Military To Scan Soldier’s Brains For Signs Of Disloyalty?
Inquisitr.com | July 18, 2014
A new system, dubbed HandShake by its developers, may scan the brains of U.S. soldiers and their allies in combat theaters to asses signs of disloyalty, potentially protecting them from insider attacks.
HandShake was developed by a company named Veritas, according to Activist Post, and is indicative of a larger trend in neuroscience that sees brain research applied in areas of predictive behavior. The technology utilizes specialized brain scans which can be used to monitor both U.S. troops and our allies for signs of disloyalty.
Though instances of insider attacks are statistically low in the U.S. Military, new interest is being taken in evaluating potential extremist threats from within. Veritas Scientific markets the HandShake technology, which was developed by a former U.S. Army counterintelligence agent, as a solution to the problem.
Using HandShake, a soldier would place a specially designed helmet on a subject, whether another military member or ally, who would then be shown a series of images. Electrodes fitted within the helmet are capable of reading electromagnetic signals in the brain while also scanning for blood flow changes. While most of the images shown would be benign in nature, some would be designed to trigger a reaction in the brain of a person who poses a potential insider threat, Defense One claims.
When a test subject recognizes an image of emotional significance to them, their brain reacts with a slight 200 to 500 millisecond “hiccup” that is detectable via EEG. In the HandShake system, scans of blood flow in the brain back up the EEG data. After being processed through an algorithm, the developer claims an 80 to 90 percent accurate reading of a subject’s threat potential.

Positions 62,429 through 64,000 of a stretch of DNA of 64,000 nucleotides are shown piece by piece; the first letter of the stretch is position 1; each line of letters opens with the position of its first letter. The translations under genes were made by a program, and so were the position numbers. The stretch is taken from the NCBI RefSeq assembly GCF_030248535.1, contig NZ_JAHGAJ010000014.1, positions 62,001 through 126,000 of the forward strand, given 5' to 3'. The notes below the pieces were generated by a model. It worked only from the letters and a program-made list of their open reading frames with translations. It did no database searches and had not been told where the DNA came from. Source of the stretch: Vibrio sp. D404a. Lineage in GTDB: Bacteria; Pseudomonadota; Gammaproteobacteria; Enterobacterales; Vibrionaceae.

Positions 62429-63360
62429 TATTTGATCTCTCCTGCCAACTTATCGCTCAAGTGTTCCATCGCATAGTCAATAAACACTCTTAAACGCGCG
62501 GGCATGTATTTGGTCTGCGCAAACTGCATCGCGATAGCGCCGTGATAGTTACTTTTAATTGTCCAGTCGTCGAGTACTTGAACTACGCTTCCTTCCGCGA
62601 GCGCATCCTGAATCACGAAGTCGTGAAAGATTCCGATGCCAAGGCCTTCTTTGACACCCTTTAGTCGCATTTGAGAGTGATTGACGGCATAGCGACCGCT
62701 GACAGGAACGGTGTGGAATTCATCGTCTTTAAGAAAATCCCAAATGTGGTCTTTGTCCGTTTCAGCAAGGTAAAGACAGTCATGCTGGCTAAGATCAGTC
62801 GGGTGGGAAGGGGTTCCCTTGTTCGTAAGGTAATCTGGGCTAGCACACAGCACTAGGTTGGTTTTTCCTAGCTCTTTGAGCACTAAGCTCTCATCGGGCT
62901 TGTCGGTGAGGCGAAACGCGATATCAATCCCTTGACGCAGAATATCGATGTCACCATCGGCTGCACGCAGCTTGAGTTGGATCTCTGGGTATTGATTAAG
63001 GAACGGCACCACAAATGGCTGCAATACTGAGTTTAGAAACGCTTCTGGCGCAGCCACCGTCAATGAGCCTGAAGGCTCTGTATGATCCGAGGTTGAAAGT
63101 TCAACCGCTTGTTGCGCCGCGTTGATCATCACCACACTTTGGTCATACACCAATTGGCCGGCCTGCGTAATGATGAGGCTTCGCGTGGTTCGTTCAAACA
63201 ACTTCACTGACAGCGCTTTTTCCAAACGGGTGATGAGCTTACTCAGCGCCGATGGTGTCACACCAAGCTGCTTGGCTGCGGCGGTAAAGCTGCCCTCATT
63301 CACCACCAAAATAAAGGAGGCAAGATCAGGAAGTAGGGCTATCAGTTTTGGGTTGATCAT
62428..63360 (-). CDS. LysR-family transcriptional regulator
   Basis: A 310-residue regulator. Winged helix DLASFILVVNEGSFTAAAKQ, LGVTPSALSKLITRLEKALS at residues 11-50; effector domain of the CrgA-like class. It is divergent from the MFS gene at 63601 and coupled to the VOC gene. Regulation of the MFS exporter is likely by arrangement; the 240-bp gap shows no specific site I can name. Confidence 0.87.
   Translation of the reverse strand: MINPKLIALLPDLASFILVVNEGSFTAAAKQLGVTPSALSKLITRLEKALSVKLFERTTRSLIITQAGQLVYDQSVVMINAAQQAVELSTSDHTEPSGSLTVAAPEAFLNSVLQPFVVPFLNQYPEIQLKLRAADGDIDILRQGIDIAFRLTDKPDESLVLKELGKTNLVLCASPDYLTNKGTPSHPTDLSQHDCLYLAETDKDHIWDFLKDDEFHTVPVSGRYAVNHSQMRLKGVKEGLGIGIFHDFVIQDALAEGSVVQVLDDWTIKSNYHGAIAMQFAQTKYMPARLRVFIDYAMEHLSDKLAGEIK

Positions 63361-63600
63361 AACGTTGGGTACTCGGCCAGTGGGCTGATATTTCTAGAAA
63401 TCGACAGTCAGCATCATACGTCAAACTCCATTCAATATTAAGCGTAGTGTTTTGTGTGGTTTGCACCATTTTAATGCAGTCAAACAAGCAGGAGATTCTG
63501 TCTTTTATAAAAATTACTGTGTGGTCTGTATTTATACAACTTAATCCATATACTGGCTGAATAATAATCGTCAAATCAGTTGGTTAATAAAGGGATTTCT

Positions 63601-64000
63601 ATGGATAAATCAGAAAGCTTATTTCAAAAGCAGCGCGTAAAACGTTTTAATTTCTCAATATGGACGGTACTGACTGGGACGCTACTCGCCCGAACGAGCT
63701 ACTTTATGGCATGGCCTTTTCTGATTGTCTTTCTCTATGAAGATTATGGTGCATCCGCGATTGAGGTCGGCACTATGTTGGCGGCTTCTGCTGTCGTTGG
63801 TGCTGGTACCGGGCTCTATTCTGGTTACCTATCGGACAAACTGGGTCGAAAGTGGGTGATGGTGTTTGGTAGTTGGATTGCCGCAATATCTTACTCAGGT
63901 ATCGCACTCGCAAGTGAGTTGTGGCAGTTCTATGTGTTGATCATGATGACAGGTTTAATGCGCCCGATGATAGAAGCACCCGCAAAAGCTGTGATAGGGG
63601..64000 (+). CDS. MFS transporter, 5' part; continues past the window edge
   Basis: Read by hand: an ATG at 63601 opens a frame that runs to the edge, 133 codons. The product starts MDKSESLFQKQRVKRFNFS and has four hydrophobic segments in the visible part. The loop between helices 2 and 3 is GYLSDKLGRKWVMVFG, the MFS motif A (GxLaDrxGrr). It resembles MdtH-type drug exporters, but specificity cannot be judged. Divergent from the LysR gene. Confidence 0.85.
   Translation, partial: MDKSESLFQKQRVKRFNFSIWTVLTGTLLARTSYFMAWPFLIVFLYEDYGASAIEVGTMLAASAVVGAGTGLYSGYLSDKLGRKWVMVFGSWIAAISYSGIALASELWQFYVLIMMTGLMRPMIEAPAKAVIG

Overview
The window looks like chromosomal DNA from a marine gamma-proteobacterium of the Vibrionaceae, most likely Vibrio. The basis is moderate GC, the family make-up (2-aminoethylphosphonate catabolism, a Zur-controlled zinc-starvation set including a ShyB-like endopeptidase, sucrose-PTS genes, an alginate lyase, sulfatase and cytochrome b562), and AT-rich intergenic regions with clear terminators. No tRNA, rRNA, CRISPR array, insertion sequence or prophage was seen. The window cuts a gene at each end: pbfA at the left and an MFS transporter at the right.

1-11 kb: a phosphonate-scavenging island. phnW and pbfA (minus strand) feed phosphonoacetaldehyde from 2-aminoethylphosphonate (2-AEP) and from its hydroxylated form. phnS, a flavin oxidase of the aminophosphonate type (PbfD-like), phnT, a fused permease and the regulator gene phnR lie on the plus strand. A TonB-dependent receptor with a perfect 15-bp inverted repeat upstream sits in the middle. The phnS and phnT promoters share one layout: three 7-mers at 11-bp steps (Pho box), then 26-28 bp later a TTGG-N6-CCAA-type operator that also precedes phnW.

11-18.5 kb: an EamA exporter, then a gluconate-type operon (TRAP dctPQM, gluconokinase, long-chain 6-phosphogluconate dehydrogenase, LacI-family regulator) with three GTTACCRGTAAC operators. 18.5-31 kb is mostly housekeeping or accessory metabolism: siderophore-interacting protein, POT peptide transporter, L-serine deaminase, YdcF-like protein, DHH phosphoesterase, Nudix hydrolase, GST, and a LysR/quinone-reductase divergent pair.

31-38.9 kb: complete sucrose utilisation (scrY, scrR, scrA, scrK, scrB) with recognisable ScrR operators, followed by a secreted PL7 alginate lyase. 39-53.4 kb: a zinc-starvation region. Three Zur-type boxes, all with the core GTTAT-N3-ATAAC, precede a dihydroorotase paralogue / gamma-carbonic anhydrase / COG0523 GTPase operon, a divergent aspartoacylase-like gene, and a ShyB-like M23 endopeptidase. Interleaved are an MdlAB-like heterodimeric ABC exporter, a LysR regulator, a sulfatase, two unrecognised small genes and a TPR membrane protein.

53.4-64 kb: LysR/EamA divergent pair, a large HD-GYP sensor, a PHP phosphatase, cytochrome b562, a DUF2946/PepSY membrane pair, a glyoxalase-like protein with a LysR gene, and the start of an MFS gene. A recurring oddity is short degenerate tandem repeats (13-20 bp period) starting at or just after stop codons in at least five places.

Brain imaging techniques are increasingly being geared toward predictive behavior. As The Inquisitr has previously reported, brain scans have shown promise in detecting the early stages of Alzheimer’s disease. The HandShake system, however, remains unique in its pre-crime application, a fact that is concerning to some.
Adam Lamparello, assistant professor of law at Indiana Tech Law School, points out that “Measures of perceptions don’t exactly measure truth. And that’s why the law has an evidentiary problem with this.” While Veritas systems concedes that images must be selected “very, very carefully to cut down on the potential false positives,” fears that the technology will trickle into the civilian market have already arisen. In the “war on whistleblowers,” entirely new dimensions may be added to arguments over civil rights and privacy thanks to brain scan technology.
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